Our most recent visitors. Thank you for stopping by!

Heather H. - Dilworth CrossFit - Charlotte, NC
Julian G. - CrossFit 626 - Pasadena, CA
Ian H. - CrossFit Solano - Fairfield, CA
Kristin R. - CrossFit Los Alamitos - Los Alamitos, CA
Freddy B. - Core CrossFit - Phoenix, AZ
Jill, Ty and Devyn B. - CrossFit Helix - Greeley, CO
Troy B. - MBS CrossFit - Broomfield, CO
Christy M. - CrossFit Coveted - Santa Clarita, CA
Mary A., Gabriel A. and Grace B. - CrossFit Pendulum - Pasadena, CA
Sasha F. - CrossFit Urban Energy - Southport, Australia
Blake L. - CrossFit Broad Beach - Southport, Australia
Frank G. - CrossFit Drive - San Ramone, CA
Justine and Ian R. - CrossFit 707 - Benicia, CA
Terri and Joey M. - Frisco CrossFit - Frisco, TX
Sarah C. - CrossFit Body X - Newport Beach, CA
Clinton B. - CrossFit Park Hill - Denver, CO
Jane and Keith M. - Flower City CrossFit - Rochester, NY
Lorinda, John and Madison K. - CrossFit Toro Grande - Cedar Park, TX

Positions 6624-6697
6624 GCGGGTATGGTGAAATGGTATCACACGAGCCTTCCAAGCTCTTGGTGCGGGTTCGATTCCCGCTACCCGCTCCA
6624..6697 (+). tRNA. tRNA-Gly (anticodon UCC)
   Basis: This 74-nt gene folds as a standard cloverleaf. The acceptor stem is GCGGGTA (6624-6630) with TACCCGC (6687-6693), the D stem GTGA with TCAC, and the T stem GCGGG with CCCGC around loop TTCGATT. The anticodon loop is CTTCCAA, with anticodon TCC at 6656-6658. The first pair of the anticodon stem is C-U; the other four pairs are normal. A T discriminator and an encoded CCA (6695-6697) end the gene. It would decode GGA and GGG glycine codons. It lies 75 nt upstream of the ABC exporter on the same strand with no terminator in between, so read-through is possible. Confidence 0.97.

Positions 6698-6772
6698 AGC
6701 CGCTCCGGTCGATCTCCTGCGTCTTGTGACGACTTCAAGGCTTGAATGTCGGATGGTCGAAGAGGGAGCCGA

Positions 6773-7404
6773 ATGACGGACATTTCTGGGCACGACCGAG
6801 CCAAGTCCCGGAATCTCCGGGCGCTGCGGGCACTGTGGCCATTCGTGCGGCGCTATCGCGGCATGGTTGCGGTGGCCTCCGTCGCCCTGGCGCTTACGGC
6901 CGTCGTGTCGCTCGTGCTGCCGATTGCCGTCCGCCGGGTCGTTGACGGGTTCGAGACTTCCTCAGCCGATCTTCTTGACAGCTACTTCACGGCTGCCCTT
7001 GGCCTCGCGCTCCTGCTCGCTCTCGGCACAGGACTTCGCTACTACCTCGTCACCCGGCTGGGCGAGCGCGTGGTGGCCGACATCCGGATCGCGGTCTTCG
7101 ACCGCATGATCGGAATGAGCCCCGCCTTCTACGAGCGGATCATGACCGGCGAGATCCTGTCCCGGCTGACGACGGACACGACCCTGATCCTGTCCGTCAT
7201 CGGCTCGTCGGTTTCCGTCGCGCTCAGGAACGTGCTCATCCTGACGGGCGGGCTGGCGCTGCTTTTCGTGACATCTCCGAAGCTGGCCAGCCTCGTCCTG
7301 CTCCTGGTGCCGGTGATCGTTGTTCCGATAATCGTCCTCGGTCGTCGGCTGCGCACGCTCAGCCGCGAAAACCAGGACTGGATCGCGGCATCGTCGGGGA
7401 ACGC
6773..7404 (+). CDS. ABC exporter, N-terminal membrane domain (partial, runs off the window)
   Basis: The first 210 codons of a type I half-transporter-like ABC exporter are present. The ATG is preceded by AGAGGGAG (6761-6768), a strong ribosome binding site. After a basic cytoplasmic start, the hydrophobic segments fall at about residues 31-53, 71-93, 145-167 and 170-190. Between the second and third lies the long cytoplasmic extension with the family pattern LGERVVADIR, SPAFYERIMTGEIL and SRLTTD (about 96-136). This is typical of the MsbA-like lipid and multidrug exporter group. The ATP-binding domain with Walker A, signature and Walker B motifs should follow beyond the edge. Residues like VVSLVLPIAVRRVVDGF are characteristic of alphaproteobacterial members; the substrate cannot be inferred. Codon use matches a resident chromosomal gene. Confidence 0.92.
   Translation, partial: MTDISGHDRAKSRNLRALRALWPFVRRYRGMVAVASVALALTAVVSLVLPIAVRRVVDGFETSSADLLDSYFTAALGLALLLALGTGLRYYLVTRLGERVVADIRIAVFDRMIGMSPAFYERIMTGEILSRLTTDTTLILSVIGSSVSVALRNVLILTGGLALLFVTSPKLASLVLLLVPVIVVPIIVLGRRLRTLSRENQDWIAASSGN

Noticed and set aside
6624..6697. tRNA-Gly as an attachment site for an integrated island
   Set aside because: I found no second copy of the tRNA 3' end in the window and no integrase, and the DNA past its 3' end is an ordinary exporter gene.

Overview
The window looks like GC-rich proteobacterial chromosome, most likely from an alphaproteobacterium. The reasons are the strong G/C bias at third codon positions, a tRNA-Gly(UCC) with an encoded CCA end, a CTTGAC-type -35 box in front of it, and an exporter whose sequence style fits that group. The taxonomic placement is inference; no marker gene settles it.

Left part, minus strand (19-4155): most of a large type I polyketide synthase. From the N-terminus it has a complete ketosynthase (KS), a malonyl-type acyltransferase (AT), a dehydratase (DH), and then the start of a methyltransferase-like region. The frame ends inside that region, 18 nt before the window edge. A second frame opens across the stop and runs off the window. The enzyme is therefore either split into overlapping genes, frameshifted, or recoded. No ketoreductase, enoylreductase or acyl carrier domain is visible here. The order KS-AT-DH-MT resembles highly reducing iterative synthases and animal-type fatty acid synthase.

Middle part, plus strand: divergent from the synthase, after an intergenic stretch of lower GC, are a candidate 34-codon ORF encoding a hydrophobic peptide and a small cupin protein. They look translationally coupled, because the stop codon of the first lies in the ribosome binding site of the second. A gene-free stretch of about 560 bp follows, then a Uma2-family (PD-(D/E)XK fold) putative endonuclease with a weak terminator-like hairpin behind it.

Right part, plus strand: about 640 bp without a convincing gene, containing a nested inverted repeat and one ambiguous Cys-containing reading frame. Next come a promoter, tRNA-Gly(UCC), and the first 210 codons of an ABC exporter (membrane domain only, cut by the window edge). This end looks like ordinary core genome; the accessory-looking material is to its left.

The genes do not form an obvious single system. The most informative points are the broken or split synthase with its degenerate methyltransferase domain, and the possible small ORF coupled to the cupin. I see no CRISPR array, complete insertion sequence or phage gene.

Beldon G. - CrossFit 808 - Honolulu, HI
Beth and Kevin De S. - CrossFit Cumming - Cumming, GA
Ed D. - Vertical CrossFit - Tulsa, OK
Rizza, Jon and Kayla S. - CrossFit Diligence - San Jose, CA
Alison C. and John S. - Core CrossFit - Phoenix, AZ
George G. - CrossFit Barracks - San Diego, CA
Amy and James S. - CrossFit Tavros - Ventura, CA
Jerry P. - CrossFit Marysville - Marysville, WA
Jeff, Haylie and Karsen D. - CrossFit Kilgore - Kilgore, TX
August "Gus" C. - CrossFit Katy - Katy, TX
Mishel K. - CrossFit Arise - Windsor, CA
Chris P. - CrossFit Reality - Signal Hill, CA

Workout of the Day

Lihue WOD: Wednesday, 7/23/2014


Benefits Of Isometric Exercises, by Louis Simmons